- Explore key agile testing techniques including early testing of software artifacts, test driven development (TDD), acceptance test driven development (ATDD), and exploratory testing. Approaches for automating appropriate types of testing should be discussed.
- Compare and contrast agile testing with traditional software testing techniques and approaches. The learner should gain an understanding of the collaborative nature of agile testing and how business, development, and testing work together to produce high quality software.
- Give the learner both vocabulary and principles to be able to effectively perform agile testing as part of a whole-team concept – from initial test planning, through development iterations, to product release.
Prerequisite: Fundamentals of Agile
Although it takes months or years to learn how to be an effective agile tester, the contents set out below are designed to fit into three days of course materials and exercises, leading into more advanced learning in numerous testing topics. Instructors and self-learners are expected to include group activities of their own design and to incorporate their own, personal specialties that highlight particular aspects of agile testing. [pre-requisites: Fundamentals of Agile Learning Objectives, understanding of common testing techniques and processes]
The Agile Testing program is constructed around five major elements, with concepts and technique & application for each. An instructor or self-learner is welcome to add to these according to their own specialized interests.
How to read & use this document
This document is not a description of a course – it is a description of what a learner should encounter in courses, or study to learn, to gain a sound introduction to agile testing. These are the Fundamentals of agile testing.
These learning objectives are intended for those who are participating in agile teams and need to understand or perform software testing activities as part of their responsibilities. These roles may include: product owner, project manager, business analysts, software testers, and software programmers.
Watch, in each section, for concept elements, where a concept is introduced, and technique & application elements, where the learner gets to learn a technique, practice, or soak in a concept.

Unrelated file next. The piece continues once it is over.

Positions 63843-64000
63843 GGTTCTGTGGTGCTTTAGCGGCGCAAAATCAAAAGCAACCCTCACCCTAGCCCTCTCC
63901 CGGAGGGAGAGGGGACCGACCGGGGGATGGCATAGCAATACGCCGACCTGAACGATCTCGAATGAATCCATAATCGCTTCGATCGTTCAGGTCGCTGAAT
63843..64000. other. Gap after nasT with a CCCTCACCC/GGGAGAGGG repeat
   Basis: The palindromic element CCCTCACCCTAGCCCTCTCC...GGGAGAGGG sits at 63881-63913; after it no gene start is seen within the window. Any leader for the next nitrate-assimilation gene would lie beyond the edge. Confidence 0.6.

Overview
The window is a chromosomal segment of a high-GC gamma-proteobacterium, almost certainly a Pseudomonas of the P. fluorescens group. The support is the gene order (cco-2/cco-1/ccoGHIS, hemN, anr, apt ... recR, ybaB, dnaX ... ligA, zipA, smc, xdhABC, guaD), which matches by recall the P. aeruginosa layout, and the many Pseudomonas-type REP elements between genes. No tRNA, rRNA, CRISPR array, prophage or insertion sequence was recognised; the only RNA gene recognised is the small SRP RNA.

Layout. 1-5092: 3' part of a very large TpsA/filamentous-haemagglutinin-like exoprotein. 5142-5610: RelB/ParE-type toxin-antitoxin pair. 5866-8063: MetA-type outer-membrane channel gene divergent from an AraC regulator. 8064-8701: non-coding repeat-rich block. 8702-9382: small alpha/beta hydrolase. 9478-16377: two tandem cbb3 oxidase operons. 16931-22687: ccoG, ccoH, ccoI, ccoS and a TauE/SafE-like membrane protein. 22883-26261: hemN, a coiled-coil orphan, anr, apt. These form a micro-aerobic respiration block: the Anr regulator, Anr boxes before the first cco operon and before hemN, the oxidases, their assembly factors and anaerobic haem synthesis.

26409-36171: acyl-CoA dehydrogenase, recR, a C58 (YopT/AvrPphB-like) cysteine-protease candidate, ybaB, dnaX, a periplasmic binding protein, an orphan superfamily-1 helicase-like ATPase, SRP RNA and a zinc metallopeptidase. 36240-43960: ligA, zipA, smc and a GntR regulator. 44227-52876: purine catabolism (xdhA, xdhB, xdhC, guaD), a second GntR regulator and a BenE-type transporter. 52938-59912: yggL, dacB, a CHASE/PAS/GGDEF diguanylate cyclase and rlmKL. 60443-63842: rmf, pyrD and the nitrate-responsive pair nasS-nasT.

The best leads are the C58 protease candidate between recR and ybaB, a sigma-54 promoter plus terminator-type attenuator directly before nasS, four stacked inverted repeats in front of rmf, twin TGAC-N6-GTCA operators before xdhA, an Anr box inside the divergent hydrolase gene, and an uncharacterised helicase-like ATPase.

The time period set out to teach the agile testing learning objectives without test automation is two to three full days of instruction and activities. We encourage instructors to take more time to cover the material, to let the learner "soak" in the ideas for extra days, and to possibly split the learning objectives across multiple courses that may cover other material. We find that "soaking time" is key to conveying the mindset and approach of agile development and testing. Here are three ways you might extend the soaking time for your learners:
- Create a 4 or 5-day instead of 3-day course. Include more specific instruction on important agile testing techniques beyond those covered within this course in detail. Suggested topics include: test management, testing automation, load and performance testing, security testing, unit testing, usability testing, continuous integration.
- Split the material across multiple courses that cover other agile material (programming, project management, project planning)
- Separate material into classroom sessions and coaching sessions, with soaking on real projects and a coach to help steer into the agile approach along the way.
Depth of coverage
One difficulty that diligent instructors may encounter when preparing a 2-3 day course is balancing the need to cover the breadth of the agile testing topic while providing the details necessary to effectively educate course attendees. Wherever possible, group exercises should be used to drive home key learning objectives. Hands on use of tools and techniques are strongly encouraged as well.
- Jeffery Payne, Coveros
- Bob Galen
- Randy Rice
- Sharon Robson
- Elisabeth Hendrickson